It was hard to imagine before 23 June that the uncertainty about what exactly ‘Out’ would mean could get any worse. But since the vote all sorts of ideas have been floated. Is it possible to peer through the Brexit fog to get an idea of where the UK’s relationship with the EU might be heading?
Most ideological Brexiteers appear to want to base the relationship on a Free Trade Agreement of the sort that Canada has signed with the EU. Specifically, they want tariff-free trade in goods, potentially with some enhancements, but without much appetite to make concessions on regulatory sovereignty, at least not initially. Michael Gove, Iain Duncan Smith, and Liam Fox probably all fit into this group. There is an even more extreme wing of Brexiteers that are not that bothered about an FTA and say we should just eliminate our own tariffs, but they are unlikely to have much influence.
There is also now a strong pull on the other side of the debate. David Cameron and Jeremy Hunt say they want as close a relationship as possible with the EU, with Hunt advocating membership of the European Economic Area, albeit with some changes to free movement. Rupert Harrison, who used to be George Osborne’s chief of staff, favours something similar, possibly indicating where his former boss’s instincts lie. Neither Osborne nor Hunt are in the contest however.
There leaves plenty of room in the middle. Theresa May has said there is no mandate for a deal that involves the free movement of people, but she wants the best possible access to the single market for goods and (pointedly) for services. Stephen Crabb is in a similar position. May has not said how she might trade off access for migration controls but she has at least recognised a trade will be required. The same could not be said for Boris Johnson, who stuck to his policy on cake, of having it and eating it, before deciding not to stand for the leadership. He will still be influential, however, and is likely to be a pragmatic deal-maker in the middle ground.
It is too early to tell what position the EU27 and the European institutions will adopt, but there is a good chance it will evolve to the one now articulated by Angela Merkel, which is that when you (the UK) are ready, you tell us what sort of relationship you want and then we can negotiate, but do not expect any compromise on core principles, specifically around participation in the single market. If you want that, you must accept EU regulation, sign up to free movement, and make a financial contribution.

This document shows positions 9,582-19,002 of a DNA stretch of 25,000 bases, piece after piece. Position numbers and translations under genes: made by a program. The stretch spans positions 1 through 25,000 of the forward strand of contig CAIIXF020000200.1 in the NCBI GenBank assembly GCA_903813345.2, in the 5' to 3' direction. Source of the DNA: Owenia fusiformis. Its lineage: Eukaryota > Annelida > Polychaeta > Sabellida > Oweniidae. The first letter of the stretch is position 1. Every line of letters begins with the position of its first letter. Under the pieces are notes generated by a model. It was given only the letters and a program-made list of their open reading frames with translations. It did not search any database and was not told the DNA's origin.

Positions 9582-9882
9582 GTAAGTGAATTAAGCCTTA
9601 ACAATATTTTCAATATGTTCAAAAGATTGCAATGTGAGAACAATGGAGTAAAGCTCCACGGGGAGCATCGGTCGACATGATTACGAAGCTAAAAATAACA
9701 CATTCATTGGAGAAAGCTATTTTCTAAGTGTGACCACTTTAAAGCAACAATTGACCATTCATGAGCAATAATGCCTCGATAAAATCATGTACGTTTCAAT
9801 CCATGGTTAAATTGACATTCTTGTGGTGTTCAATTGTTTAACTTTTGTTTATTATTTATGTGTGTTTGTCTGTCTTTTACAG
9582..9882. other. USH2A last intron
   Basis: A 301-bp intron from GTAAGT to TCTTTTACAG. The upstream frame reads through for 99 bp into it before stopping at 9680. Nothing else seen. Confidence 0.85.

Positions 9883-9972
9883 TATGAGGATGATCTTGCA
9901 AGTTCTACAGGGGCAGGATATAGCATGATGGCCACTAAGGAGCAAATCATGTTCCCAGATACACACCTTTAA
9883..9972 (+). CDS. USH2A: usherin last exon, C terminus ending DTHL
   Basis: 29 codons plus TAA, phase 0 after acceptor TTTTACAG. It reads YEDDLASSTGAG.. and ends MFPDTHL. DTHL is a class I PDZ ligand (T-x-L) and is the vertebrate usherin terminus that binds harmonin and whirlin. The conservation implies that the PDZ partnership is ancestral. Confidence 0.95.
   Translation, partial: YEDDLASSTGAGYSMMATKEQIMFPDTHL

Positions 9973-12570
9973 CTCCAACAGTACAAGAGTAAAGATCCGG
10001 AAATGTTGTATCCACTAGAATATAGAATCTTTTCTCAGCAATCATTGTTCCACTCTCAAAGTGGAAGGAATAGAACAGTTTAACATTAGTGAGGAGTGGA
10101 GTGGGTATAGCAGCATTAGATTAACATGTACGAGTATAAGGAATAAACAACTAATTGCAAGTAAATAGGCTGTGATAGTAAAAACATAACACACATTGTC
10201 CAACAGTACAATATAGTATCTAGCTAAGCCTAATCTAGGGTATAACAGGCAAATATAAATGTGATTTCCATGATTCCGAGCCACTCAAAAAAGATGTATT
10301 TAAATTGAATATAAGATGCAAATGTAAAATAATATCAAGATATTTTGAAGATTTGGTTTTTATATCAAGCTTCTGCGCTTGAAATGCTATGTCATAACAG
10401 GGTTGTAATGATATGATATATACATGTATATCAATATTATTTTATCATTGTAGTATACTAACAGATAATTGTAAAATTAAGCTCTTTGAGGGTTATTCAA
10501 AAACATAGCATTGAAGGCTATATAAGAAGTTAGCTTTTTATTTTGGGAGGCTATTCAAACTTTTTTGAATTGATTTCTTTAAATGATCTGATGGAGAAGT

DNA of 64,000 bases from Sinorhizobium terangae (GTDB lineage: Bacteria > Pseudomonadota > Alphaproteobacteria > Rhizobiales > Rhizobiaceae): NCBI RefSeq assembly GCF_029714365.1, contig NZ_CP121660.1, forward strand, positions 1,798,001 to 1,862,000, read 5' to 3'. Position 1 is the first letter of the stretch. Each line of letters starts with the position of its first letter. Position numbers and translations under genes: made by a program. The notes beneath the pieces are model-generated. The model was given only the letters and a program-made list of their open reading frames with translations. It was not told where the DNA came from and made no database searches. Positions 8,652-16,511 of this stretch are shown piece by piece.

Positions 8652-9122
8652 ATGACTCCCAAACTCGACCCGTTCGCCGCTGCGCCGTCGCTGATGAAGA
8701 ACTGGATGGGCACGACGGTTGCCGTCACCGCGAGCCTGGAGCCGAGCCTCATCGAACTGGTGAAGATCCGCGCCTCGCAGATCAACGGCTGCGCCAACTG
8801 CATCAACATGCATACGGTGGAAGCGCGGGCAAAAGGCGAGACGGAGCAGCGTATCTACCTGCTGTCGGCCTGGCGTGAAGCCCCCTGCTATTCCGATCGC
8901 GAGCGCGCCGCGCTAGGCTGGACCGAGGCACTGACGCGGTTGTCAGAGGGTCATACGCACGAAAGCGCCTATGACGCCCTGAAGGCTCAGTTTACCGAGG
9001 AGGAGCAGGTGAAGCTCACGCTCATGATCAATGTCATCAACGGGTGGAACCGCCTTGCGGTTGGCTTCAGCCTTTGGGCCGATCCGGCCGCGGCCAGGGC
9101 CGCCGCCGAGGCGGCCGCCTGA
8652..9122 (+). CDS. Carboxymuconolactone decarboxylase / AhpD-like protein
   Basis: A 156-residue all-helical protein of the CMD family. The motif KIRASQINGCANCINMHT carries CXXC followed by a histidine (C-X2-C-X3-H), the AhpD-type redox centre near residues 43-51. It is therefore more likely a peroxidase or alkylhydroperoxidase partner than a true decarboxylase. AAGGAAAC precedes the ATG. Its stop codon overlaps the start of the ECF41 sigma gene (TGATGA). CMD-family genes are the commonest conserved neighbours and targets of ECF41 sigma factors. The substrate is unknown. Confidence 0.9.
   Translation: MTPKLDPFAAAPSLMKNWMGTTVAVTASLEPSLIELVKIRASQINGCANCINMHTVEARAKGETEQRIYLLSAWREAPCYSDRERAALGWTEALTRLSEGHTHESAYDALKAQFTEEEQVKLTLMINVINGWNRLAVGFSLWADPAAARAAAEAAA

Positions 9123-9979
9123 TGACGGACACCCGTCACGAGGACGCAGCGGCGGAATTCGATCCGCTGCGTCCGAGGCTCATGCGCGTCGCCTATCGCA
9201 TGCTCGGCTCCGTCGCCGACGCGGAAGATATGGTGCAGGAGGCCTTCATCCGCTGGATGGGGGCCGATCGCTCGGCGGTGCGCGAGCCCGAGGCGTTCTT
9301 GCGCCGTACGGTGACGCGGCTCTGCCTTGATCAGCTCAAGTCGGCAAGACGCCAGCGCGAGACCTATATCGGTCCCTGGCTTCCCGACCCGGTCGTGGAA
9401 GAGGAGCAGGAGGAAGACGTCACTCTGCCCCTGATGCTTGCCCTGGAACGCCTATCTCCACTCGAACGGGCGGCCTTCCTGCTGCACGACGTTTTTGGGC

That, of course, would be hard for anyone who campaigned to leave the EU to swallow. So what does this point to? Something must give. The ideological Brexiteer position does not have a majority in parliament and it is hard to see how even the Conservative Party could fully unite around it after a leadership contest. EEA membership still looks implausible, as even Jeremy Hunt recognises that the UK cannot sign up to free movement in its current form. This was basically the message that David Cameron delivered to his fellow European leaders at his farewell summit.
So what might a compromise look like? One possibility is partial participation in the single market, certainly for goods, but very possibly also for some services, with the UK also participating in some ‘horizontal’ programmes, that are not sector-specific, such as the Horizon 2020 covering scientific research or the European arrest warrant. This would require the UK to accept EU regulation in the sectors included. A smaller financial contribution would also be required, particularly as programmes like Horizon 2020 are all about funding university research. It would also involve a deal on migration, perhaps with a ‘modified’ form of free movement, that allows the UK to say it has established (some) control.
What’s in or out would not be for the UK alone to decide. That would need to be negotiated and the EU would be mindful of the risk of setting a dangerous precedent. But real negotiations require parameters. Of all the models discussed, this is the only one that has sufficiently many to allow the negotiation to reach a conclusion that is just about satisfactory for all sides.
You can read our analysis of the impact of Brexit on the UK and the rest of Europe here.